Black is the New Black"I've been 40 years discovering that the queen of all colors was black."
- Pierre-Auguste Renoir
We love black… it is slimming, it’s elegant, it’s mysterious. In fashion, black can be the perfect counterpoint to that one stand-out piece of jewelry or accessory.
Who doesn’t remember Holly Golightly’s sleek black dress and pearls from Breakfast at Tiffanys?
When done right, black is the epitome of subtle sophistication. And in the lexicon of today the LBD is synonymous with the perfect attire for an evening event, and is de rigueur for every woman’s closet.
My daughter, Peyton Hayslip, and me before an event at the opera….
… and with our elegantly attired dates.
In interiors, black can be smoky, like the subtle swirling effect achieved by master plaster artisan, Ralph Murphy, in our office foyer.
“Any color, so long as it’s black.”
- Henry Ford
I’ve used black with much success in other spaces as well.
In bedrooms black is particularly effective. One can derive a feeling of a cocoon through the use of rich blacks that incorporate pattern and texture. Lighting and the inclusion of some glimmering pieces are key in keeping the space from feeling morbid or overly gothic.
But, black needn’t be heavy and dramatic all the time. In this Preston Hollow home we created a comfortable guest suite inspired by the homeowner’s collection of black and white transferware plates and platters. The room has a homey feel, enhanced by the iron bed with its simple white bedding and the rich wood tones of the antique writing desk. The black walls bring the aesthetic of the room up a notch. What could have been overly sweet and country is given a dose of surprising drama.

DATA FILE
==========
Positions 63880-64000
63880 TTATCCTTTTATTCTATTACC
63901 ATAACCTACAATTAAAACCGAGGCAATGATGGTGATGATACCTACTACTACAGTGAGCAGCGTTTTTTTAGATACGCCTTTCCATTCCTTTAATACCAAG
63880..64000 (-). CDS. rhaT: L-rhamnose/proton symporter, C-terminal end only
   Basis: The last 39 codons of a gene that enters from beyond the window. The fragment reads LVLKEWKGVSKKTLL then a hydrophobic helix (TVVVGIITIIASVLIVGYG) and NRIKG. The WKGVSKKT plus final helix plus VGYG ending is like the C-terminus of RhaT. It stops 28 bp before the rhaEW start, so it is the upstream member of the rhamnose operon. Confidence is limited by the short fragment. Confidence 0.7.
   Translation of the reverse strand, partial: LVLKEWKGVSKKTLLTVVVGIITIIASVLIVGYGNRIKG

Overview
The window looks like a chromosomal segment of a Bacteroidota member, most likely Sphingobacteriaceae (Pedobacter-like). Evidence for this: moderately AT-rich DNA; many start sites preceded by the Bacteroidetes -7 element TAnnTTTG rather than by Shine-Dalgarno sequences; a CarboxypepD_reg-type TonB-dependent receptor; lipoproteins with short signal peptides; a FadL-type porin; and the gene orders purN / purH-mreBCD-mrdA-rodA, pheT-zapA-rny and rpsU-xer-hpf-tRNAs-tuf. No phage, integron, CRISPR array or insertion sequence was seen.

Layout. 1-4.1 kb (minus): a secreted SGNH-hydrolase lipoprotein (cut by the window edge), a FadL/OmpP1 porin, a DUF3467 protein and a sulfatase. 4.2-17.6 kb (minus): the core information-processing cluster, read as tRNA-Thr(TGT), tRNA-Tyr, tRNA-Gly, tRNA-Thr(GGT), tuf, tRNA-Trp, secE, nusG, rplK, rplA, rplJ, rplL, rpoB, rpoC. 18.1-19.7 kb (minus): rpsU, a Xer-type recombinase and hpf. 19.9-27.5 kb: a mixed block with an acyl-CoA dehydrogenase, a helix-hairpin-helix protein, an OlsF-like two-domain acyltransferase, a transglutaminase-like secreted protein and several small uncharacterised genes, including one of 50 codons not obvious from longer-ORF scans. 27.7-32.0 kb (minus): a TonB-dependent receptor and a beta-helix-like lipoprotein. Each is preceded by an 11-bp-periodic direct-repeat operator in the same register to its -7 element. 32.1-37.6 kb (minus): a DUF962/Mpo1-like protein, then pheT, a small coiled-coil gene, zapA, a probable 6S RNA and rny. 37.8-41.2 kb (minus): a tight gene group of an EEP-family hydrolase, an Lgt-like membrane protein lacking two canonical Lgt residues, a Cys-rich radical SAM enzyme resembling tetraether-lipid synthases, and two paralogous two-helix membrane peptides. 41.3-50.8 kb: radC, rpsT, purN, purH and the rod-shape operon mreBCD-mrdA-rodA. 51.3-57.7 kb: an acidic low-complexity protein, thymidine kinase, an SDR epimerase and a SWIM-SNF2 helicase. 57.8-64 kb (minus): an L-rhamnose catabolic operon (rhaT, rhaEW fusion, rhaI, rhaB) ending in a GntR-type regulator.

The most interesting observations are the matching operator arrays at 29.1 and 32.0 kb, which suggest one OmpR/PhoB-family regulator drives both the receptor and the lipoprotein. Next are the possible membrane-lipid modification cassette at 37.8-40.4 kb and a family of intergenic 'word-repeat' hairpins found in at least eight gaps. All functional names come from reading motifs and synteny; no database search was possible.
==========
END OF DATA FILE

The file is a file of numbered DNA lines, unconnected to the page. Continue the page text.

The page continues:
“I see a red door and I want to paint it black”
- Rolling Stones
In another Dallas home I had great fun remodeling an attic into a teenager’s apartment. It’s very MTV Cribs… all black with striking slashes of red and white. Pure fun and very rock n’ roll.
"There's something about black. You feel hidden away in it."
- Georgia O'Keeffe
The last place people would think of using black is in the garden… but it’s amazing! Black flowers seem mystical… magical. At Highgrove House in Tetbury, England, the country home of HRH Prince Charles and his wife, Camilla, Duchess of Cornwall, they have installed a very formal black and white sundial garden. White and black flowers mingle in rolling hills of green.
The "black and white" Sundial Garden - photo by Andrew Lawson
Here, Queen of the Night tulips are inter-planted among White Triumphator. Both varieties shine against the cool green of their foliage. Another stunning black tulip is the frilly Black Parrot tulip. I love its feathery petals.
But gardens are more than flowers. Some plants boast beautiful black foliage, as well. In the south we are familiar with potato vine. I love all of the different varieties, and how little maintenance they require. One variety, Black Heart Ipomoea, is particularly beautiful underplanted with white flowers.
Black coleus is another stunner, and provides wonderful texture. Their leaves have a velvet like quality. The border of striking, almost chartreuse, green is a wonderful surprise.
Even some of the gardens at Giverny incorporate a black and white palette. We are so familiar with the misty, dusky qualities of Monet’s water lilies that we might think we know all the gardens have to offer; however, if one ventures deeper, one can find the black and white gardens of the Giverny Musée des Impressionismes.
Images from Freda Cameron
“Without black, no color has any depth. But if you mix black with everything, suddenly there's shadow - no, not just shadow, but fullness. You've got to be willing to mix black into your palette if you want to create something that's real."
- Amy Grant
And I hope you also enjoy my little visual essay on black, as well...